Column: The Vault of Secrets: The Curse of the Mummy’s Tomb (1964)

The Curse of the Mummy’s Tomb (1964). Directed by: Michael Carreras. Starring: Jeanne Roland, Terence Morgan, Ronald Howard, Fred Clark, Jack Gwillim.

Welcome back to the Vault of Secrets, where we’ll be unearthing another classic (or not-so-classic) vintage horror film for your delectation. Tonight’s film is the first in a string of largely-unrelated sequels to Hammer’s 1959 version of The Mummy. Produced, directed and written by Michael Carreras, who has a producer credit on seemingly the majority of Hammer’s cinematic output, Curse of the Mummy’s Tomb was called “low-grade horror” by Leonard Maltin. But even a “low-grade” Hammer movie is better than most movies from any other studio. While Curse of the Mummy’s Tomb may not have as much going for it as some of its contemporaries, it looks great and the Technicolor really pops, especially in early mummy scenes when a green light is played on the creature.

Carreras wrote the film under the pen name, “Henry Younger,” an intentional play on the nom de plume of another veteran Hammer producer, “John Elder,” or Anthony Hinds. It was filmed at Elstree Studios, rather than Bray. With the exception of Carreras and Hammer stalwarts Michael Ripper (as the world’s least-convincing Egyptian), and George Pastell (as a somewhat-more-convincing one), it lacked much in the way of Hammer’s usual cast and crew.

Without either Christopher Lee under the bandages or Peter Cushing outside of them, Curse instead makes up for it with supporting actors Fred Clark as a wealthy American entrepreneur and Jack Gwillim (who would later briefly play Van Helsing in the opening scenes of Fred Dekker’s Monster Squad) as a drunken Egyptologist. Fred Clark is actually this film’s secret weapon, as he’s basically playing a bald J. Jonah Jameson, to the extent that it was eerie realizing that the actor couldn’t possibly be J.K. Simmons. Honestly, given the number of Marvel characters who were inspired by Hammer actors, it wouldn’t surprise me to learn that there was some connection.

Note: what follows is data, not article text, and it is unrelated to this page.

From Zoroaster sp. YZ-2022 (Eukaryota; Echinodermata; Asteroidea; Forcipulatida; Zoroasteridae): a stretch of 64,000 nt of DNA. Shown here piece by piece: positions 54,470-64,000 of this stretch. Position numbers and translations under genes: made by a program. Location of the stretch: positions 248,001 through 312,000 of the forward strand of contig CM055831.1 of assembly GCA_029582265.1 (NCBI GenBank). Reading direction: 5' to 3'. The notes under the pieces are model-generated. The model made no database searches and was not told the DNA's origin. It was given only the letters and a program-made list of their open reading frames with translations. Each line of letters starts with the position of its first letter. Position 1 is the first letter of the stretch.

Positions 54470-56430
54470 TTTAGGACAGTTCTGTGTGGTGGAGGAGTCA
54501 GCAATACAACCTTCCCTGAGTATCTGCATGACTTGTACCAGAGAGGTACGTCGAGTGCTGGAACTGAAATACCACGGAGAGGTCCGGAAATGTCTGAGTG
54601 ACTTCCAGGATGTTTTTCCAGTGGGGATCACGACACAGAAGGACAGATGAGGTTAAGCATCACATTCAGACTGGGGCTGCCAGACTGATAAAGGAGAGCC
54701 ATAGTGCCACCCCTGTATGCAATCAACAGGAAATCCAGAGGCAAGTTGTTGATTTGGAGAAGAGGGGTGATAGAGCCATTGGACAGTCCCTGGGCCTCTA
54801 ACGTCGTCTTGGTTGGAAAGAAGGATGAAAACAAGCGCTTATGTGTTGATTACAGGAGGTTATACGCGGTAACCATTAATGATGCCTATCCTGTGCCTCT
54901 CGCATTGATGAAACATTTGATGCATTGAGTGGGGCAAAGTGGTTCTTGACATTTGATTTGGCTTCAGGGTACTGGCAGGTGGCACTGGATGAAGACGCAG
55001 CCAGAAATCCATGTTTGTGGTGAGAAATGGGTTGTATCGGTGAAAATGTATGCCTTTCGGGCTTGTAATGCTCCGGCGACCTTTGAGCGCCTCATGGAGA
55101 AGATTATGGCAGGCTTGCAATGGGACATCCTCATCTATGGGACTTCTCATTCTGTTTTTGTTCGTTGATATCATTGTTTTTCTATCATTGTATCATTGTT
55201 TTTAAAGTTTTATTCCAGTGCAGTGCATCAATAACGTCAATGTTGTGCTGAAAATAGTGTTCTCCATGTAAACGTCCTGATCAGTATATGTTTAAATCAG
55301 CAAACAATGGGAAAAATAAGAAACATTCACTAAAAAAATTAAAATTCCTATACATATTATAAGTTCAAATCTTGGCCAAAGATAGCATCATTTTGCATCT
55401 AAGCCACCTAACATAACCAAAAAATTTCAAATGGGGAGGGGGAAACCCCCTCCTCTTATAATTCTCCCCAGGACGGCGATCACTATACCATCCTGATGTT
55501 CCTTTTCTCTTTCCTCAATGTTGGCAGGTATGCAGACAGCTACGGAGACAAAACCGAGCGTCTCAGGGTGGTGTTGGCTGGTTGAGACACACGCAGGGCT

Once those characters inevitably die off, we’re left with our bland protagonist and his blandly sinister romantic rival — and, of course, the requisite Hammer heroine, who would literally be the film’s only female character if nobody had housekeepers. In this case, the heroine is played by Jeanne Roland, who gets an “and introducing” credit even though two of her 14 film credits were previous to this one. She’d go on to appear in the original Casino Royale and be James Bond’s masseuse in You Only Live Twice. About the only thing I can hand to our love triangle is that when the sinister guy’s origin is revealed, we get a nice twist on the usual “reincarnated lover” shtick that crops up so often in mummy movies.

In all, Curse of the Mummy’s Tomb is a relatively unspectacular entry in even Hammer’s sequence of mummy films — not as classy as its predecessor, nor as lurid as the later Blood from the Mummy’s Tomb — but as I’ve said before and will say again, even a lesser effort from Hammer is better than the best you’ll get from most other studios. The version I watched is presented in a sharp, bright transfer in a four-pack with a couple of better flicks, including personal favorite The Gorgon.

That’s it for tonight, but be sure to join us next time when King Kong escapes!